Conservation vs Control in Coote’s Paradise Hamilton
FRIDAY JULY 23 2010
In 1974, a request came form RGB for control of Coote’s Paradise. But, the Hamilton Harbor Commission held tightly to the control it claims it had under the 1912 Act Of Parliament by which it was created. In fact, the 1912 Act of Parliament …supercedes the 28 year-old RGB legislation.
Now, the conservation issue in 1974, was the preservation of Coote’s Paradise being in doubt because of a recommendation that would doublethe release of sewage into Coote’sParadise. It was suggested to construct a sewage line along the base of Coote’s Paradise and Burlington Bay to the east-end Woodward plant. Then RGB director, Leslie Laking, had great concerns about the decision. he said “The RGB would have no effluent in Coote’s Paradise from here on in.” And, chairman of the Harbor Board, Ed Tharen, ” pointed an accusing finger at the Dundas sewage treatment plant as the major polluter responsible for that gunk being poured into Coote’s Paradise.”
Stewart Morison, Ducks Unlimited Canada which is an offshoot of the U.S. group, in 1987, expects to spend $43 million in 1988 to build and restore wetland habitat for waterfowl. Morison looked at prospects for involvement in a Coote’s Paradise project proposed by RGB biologist Len Simer. From the high level bridge, Simer described the marshland’s problems and potential underlining three issues that hamper growth of plants needed for good wildlife habitat. Perceptual opportunities for current difficulties hampering wildlife habitat in Coote’s are a justaposition of elements and how they relate to each other, such as :: (1) wind-stirred mud; (2) bottom-feeding carp, and, (3) changing water levels. Carp and other invasive species continue to be an issue, even in 2,010 , Reduction of Carp is due to the Fishway operation. This allows other fish and plants to return to the marshland.
In 1988, Ducks unlimited Canada said “Half of Coote’s Paradise can be restored to the wetlandwildlife preserveit was earlier this century. DUC, provincial manager John Blain told RGB board of directors. The now flooded swamp and surrounding wetlandsat the far west end of Hamilton Harbor are part of RGB property. Blain said “Coote’s Paradise restoration – We believe it’s feasible in terms of both biology and engineering and asked the conservationgroup to investigate.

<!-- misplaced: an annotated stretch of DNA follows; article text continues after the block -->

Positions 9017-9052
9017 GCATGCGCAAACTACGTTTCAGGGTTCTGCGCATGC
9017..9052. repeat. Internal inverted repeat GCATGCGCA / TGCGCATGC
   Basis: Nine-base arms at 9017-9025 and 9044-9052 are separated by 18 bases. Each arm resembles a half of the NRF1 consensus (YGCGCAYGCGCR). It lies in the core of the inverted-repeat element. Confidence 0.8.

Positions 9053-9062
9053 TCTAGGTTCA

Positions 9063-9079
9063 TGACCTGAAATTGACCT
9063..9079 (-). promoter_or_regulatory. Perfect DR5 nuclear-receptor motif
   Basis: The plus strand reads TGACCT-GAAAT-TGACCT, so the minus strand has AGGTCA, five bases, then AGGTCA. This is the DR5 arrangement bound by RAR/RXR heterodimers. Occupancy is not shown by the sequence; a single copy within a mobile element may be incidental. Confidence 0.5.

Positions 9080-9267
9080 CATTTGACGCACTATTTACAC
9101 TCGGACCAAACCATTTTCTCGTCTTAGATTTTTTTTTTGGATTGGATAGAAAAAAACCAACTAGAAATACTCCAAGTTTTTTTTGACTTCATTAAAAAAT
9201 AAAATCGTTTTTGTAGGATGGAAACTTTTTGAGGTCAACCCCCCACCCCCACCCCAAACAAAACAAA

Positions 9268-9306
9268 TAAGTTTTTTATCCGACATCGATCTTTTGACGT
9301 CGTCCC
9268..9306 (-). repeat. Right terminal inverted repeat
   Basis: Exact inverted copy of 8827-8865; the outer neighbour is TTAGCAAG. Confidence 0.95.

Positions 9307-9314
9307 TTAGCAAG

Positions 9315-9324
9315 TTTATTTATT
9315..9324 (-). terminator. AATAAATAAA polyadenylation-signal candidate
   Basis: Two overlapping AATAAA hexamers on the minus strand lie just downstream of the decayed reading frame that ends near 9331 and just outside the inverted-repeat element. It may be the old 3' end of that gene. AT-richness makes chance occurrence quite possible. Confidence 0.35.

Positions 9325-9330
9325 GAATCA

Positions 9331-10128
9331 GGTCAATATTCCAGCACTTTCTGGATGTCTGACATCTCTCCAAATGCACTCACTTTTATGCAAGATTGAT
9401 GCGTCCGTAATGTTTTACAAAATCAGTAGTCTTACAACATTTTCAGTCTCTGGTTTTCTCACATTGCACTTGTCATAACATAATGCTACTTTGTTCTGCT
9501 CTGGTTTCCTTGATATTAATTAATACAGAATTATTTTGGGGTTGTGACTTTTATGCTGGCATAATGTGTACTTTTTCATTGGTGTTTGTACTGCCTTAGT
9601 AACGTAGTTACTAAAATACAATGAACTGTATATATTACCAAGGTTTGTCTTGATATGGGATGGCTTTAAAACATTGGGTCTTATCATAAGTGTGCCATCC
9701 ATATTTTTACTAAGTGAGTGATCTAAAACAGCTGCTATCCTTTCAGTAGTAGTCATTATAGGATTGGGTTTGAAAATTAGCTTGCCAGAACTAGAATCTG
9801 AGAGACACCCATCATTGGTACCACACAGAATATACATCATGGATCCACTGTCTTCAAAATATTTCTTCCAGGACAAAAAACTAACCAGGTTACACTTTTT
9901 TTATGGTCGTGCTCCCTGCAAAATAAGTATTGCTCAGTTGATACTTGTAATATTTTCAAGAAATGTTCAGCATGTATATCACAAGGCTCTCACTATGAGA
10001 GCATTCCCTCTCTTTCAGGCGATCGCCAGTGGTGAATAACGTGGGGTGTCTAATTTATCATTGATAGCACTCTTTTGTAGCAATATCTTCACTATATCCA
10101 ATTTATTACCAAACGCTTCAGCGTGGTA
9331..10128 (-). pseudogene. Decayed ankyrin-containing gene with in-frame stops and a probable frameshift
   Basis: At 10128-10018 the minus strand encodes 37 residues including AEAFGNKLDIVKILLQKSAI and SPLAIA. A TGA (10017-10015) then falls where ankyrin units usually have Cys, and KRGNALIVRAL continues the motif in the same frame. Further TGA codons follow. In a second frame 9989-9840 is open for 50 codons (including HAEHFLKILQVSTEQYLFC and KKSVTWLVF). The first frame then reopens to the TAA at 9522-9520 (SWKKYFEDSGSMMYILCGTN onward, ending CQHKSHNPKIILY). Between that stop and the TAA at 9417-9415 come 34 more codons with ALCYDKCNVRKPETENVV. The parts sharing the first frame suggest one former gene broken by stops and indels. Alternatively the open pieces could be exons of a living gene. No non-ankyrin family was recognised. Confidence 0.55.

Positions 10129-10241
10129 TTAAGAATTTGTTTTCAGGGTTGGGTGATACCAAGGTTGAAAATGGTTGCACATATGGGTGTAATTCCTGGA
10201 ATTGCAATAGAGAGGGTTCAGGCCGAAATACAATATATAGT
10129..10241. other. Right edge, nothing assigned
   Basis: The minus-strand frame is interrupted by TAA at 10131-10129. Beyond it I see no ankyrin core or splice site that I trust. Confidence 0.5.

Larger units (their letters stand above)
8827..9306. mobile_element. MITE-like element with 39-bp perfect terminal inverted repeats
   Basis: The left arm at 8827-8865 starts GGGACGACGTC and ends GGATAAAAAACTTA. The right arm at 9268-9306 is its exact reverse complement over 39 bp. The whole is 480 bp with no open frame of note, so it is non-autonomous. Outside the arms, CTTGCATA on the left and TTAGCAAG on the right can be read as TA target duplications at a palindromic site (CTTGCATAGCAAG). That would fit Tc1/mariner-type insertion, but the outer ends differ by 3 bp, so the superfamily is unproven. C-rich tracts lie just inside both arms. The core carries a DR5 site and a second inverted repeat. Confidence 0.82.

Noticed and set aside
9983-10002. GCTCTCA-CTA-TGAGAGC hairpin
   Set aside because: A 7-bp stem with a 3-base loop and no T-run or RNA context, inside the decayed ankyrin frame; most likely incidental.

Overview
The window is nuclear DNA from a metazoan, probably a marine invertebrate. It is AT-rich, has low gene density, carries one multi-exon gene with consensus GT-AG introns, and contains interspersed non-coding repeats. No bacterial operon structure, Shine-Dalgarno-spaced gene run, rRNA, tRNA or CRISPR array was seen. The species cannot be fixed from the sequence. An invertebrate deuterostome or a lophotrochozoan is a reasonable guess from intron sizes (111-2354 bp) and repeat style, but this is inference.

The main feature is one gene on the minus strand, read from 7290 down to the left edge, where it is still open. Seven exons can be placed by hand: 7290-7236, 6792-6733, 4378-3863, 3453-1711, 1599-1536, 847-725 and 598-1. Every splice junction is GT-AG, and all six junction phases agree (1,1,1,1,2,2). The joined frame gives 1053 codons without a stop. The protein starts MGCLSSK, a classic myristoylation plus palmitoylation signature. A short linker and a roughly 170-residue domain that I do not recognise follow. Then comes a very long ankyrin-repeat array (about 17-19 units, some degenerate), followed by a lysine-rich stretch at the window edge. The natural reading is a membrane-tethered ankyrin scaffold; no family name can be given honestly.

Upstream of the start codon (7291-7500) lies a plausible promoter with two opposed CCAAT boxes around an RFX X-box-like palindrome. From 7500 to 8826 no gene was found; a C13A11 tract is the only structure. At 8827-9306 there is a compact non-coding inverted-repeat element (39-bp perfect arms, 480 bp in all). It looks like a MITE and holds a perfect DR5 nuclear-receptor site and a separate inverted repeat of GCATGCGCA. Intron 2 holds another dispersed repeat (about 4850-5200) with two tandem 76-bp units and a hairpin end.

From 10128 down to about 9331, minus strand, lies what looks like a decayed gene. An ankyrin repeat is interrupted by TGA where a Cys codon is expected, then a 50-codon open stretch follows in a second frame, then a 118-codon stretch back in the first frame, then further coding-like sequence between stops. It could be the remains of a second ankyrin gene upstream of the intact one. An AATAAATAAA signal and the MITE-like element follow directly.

In 1988, DUC would build more than 3 km (2 miles of earthen dikes to wall off 3 km (250 acres) of open water below the McMaster UniversityCampus. This exciting initiative included: (1) Water depth would be lowered to foster the growth of natural marsh plants needed for good wildlife habitate; (2) There would be NO CARP to uproot young plants; and, (3) There would be less wind-stirred MUD to block sunlight.
Coote’s Paradise had another concern in 1988 because the region set sites on a Perimeter Road (now hwy. 403). The north-side alternative was cheapest to build at $48 million. Planners backed the north-south site because it would offer drivers an attractive view of the waterfront. The Hamilton Harbor Commission would have to approve the scheme. Now the negative side is beastly ugly because it includes three issues:
(1) Noise would affect the western harbour and
proposed waterfront park. ( Now in 2,010 we
have a beautiful waterfont part with little
(2) The harbor’s surface area, volume and fish
habitat would be reduced.
(3)Fill would be needed in Coote’s Paradise. And, thank goodness for former Alderman Mary Kiss, who recommened “to build 403 hwy WITHOUT PUTTING FILL IN COOTE’SPARADISE – one of the most ecologically important areas
Memory is like Jazz. Life jazz, memory has more to do with now than then. Then is just fiction now.
in Two Sides of a Centre
Robert Clark Yates
Would like to thank Robert Yates for his inspirational books and watchful eye on Cootes paradise.
Enjoy the pictures and information today and have a great weekend.